Key Areas

Areas in this pathway include:

  • Mobile app development; this is usually done with Java for android apps, swift for apple platforms, and HTML5/CSS3/JavaScript for non-native mobile applications.
  • Systems software also called firmware; this extends to the development of embedded systems and internet-of-things devices with programming tools such as Assembly language, C and its variants.
  • Consumer and enterprise application development; are used by individuals and businesses. The latter may require competencies in other enterprise applications such as Oracle, SAP, Salesforce, MySQL and other databases or legacy applications that may require integration.
  • Web development; with various programming languages such as PHP, Ruby on Rails, Javascript and Python. These languages have support frameworks that make development easier. HTML5/CSS3/Javascript are the tools for front-end development shared by all web applications.

Areas of specialisations in the development process include requirements gathering, systems analysis, database design, software architecture and planning, programming, testing, user experience design, quality assurance, and software project management.


Is it for Me?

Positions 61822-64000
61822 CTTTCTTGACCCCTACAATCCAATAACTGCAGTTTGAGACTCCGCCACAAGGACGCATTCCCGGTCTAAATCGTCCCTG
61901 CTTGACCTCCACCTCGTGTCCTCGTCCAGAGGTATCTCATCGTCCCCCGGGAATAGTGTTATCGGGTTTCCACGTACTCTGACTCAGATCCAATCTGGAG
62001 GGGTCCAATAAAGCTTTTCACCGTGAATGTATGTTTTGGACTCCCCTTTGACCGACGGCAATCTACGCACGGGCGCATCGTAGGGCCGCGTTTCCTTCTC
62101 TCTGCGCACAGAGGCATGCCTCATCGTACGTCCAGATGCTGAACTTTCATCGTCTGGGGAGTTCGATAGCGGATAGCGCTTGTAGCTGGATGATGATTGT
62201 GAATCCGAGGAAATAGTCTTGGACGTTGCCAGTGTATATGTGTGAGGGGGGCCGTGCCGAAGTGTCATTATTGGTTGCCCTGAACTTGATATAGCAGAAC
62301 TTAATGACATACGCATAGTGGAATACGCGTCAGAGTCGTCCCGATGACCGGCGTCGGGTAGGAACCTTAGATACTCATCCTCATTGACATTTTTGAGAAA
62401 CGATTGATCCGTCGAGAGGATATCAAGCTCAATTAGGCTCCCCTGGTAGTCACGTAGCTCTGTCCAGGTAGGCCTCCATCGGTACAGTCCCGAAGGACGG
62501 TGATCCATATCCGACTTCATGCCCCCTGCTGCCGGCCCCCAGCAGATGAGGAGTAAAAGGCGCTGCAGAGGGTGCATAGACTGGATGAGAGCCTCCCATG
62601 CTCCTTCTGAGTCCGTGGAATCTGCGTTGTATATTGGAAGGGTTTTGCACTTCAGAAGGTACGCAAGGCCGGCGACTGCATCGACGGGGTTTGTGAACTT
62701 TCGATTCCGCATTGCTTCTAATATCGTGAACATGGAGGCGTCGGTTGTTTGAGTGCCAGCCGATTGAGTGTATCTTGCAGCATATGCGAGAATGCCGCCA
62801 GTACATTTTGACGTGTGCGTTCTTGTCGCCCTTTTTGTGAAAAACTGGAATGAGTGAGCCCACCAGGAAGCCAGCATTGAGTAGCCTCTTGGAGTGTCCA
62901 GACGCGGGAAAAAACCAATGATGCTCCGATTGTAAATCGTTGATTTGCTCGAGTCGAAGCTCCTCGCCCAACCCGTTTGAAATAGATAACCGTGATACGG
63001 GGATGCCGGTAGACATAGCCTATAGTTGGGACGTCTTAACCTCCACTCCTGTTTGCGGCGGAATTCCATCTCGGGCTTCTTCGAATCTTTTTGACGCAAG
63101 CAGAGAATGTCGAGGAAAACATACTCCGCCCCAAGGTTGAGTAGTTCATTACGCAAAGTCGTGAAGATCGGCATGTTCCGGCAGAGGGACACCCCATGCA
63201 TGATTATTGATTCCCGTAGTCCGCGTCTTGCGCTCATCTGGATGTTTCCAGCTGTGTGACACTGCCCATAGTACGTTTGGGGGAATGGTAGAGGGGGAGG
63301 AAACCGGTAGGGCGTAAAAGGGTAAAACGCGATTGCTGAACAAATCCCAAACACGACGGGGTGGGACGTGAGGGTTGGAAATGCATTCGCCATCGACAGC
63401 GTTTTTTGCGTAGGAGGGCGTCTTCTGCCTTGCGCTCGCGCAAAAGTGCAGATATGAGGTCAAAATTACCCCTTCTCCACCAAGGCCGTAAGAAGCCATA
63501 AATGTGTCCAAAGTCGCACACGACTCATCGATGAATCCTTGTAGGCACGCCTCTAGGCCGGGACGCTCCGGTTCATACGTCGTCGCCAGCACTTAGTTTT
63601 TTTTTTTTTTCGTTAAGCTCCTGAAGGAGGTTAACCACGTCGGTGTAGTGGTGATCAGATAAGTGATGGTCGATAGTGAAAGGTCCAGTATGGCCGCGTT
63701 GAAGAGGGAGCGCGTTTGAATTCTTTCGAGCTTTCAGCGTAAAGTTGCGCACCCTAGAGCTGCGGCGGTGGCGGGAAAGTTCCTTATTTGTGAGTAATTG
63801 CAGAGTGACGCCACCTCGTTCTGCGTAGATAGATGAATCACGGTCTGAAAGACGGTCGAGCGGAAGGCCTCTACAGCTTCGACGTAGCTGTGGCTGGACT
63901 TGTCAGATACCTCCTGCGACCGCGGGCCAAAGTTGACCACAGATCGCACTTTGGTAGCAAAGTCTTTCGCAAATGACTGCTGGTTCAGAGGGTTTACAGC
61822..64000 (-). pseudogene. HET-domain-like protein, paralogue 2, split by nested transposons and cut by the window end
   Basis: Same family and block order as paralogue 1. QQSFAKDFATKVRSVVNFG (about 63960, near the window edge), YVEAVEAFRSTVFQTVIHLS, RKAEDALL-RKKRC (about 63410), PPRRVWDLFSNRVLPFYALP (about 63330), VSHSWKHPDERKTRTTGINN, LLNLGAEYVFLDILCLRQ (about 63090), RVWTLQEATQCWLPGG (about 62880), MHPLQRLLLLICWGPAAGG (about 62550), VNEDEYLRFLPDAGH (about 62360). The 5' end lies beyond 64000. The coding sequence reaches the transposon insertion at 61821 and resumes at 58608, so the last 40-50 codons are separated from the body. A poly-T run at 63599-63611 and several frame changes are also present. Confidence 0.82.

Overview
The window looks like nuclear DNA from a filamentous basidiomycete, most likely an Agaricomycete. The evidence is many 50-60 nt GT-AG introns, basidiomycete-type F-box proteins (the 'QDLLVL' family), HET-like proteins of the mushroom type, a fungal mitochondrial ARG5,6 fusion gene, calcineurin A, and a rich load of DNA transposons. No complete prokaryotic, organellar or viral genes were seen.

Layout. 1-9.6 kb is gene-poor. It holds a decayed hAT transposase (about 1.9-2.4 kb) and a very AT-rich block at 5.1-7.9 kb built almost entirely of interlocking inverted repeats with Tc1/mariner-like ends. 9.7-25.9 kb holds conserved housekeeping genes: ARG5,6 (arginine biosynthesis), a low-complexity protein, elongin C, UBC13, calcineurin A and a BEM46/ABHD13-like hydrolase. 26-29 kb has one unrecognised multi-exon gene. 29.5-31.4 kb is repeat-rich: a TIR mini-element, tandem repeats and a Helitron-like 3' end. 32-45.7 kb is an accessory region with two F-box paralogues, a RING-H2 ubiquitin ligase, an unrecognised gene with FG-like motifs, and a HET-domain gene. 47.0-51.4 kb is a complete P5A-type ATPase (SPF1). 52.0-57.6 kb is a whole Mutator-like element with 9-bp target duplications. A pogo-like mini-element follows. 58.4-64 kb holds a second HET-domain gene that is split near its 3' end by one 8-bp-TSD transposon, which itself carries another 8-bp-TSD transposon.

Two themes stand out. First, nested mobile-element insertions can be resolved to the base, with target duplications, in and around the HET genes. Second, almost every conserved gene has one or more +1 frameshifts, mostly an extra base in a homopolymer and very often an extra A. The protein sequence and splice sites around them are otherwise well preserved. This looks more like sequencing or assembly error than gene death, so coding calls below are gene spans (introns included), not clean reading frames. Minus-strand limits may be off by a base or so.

You can take the Software and Web Development pathway if you:

  • Are comfortable working independently and as a member of a team when required.
  • Can teach yourself new skills while adopting new technologies without waiting to be taught in a classroom.
  • Understand user needs and come up with technical solutions to ensure that their needs are satisfied.
  • You are logical, can think algorithmically. You have a grasp of processes in understanding and getting things done.
  • Can work long hours on projects that may require you to be alone staring at your screen while having less day-to-day interaction with others.
  • You give attention to details and can keep track of complexity while working on projects.


  • Computer Programmer
  • Applications/Software/Web Developer
  • Mobile App Developer
  • Full-Stack/Open-Stack Developer
  • Front-end/Back-end/LAMP Stack Developer
  • User Experience Designer
  • Software Architects/Engineer/Project Managers